Victorian Government unveils Suburban Rail Loop election proposal

Victorian Government unveils Suburban Rail Loop election proposal
Victorian Government unveils Suburban Rail Loop election proposal

The Premier last night, through his facebook page, gave a media alert of sorts for a big announcement to happen at 7am this morning and sure enough it was right.

For so long orbital connections in Melbourne have been all about freeways - take the North East Link, it's the final piece of our primary rail network - and now the ALP Government is taking an orbital rail network to the November state election.

All rail lines, except Alamein & Sandringham, will have a connection to the new underground line and all middle and National Employment and Innovation Clusters will be linked.  The only clusters not directly serviced by this line would be Parkville, Fishermans Bend and Dandenong South.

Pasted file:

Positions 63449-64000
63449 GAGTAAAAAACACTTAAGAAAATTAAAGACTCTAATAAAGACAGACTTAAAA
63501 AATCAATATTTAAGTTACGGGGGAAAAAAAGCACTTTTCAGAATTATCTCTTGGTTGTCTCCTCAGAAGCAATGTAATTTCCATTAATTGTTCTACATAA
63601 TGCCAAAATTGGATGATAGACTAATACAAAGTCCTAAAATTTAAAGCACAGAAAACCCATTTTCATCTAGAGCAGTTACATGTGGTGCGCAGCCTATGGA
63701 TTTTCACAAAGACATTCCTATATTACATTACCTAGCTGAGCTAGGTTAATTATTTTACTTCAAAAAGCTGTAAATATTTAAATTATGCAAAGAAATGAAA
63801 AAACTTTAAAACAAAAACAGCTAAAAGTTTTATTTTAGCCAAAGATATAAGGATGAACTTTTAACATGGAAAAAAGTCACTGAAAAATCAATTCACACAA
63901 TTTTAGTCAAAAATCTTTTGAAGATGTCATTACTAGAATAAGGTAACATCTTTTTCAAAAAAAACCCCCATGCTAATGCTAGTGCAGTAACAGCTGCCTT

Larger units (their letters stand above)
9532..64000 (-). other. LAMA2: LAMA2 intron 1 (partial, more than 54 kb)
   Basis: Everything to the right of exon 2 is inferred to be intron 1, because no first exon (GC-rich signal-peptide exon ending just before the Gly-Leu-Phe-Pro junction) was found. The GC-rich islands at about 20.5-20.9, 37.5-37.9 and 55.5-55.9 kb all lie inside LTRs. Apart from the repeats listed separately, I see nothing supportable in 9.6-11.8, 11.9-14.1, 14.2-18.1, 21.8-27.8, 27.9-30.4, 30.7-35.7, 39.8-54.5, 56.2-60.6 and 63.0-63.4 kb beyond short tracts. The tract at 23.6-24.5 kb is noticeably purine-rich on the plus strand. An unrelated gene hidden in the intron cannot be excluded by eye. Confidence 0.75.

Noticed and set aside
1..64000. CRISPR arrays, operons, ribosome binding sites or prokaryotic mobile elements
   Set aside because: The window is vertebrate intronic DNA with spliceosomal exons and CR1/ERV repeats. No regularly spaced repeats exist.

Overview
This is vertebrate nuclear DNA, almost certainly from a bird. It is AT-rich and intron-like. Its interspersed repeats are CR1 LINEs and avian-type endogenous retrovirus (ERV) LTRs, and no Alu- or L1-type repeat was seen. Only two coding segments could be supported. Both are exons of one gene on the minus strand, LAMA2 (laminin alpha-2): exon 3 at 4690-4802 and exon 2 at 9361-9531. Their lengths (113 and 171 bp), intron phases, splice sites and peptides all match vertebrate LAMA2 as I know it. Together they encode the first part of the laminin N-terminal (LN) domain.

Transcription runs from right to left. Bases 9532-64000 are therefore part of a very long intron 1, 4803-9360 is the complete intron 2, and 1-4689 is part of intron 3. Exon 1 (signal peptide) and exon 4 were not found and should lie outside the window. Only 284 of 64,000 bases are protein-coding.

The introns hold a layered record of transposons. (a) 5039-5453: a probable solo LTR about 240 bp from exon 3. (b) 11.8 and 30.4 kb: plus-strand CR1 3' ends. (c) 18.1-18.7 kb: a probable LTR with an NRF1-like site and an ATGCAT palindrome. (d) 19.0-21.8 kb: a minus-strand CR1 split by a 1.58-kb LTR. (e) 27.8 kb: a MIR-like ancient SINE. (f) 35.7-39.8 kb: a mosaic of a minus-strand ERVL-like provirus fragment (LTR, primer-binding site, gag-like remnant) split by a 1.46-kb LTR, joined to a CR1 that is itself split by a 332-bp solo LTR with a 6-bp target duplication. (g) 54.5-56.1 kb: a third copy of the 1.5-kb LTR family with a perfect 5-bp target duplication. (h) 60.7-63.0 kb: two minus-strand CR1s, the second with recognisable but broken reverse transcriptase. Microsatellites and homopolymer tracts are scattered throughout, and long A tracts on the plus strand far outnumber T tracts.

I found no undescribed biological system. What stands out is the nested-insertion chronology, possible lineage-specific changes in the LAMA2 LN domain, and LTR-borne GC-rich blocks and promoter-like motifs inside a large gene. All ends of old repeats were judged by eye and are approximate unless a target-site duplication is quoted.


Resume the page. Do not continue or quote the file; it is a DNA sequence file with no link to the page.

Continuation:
The Government asserts 400,000 passengers will use the line every day and over 20,000 jobs will be created during what one can only presume will be a very long construction phase.

And the pricetag? A cool $50 billion.

At a press conference held subsequently after we first published the Premier and Public Transport Minister outlined other project parameters:

  • The project will be built in phases with the first to be the Cheltenham to Box Hill section.  The Premier also mentioned that the North West section (between the Airport and Sunshine) is already underway in the form of the Melbourne Airport Rail Link.
  • The Premier said the Cheltenham to Melbourne Airport section will be entirely underground, that's over a whopping 50 kilometres.
  • If the Andrews Government has been re-elected, the detailed planning and geotech work will begin early next year as part of the $300 million to be allocated toward planning.
  • The Premier also said the project, championed by Jacinta Allan, has seen internal department work on the concept for over 12 months.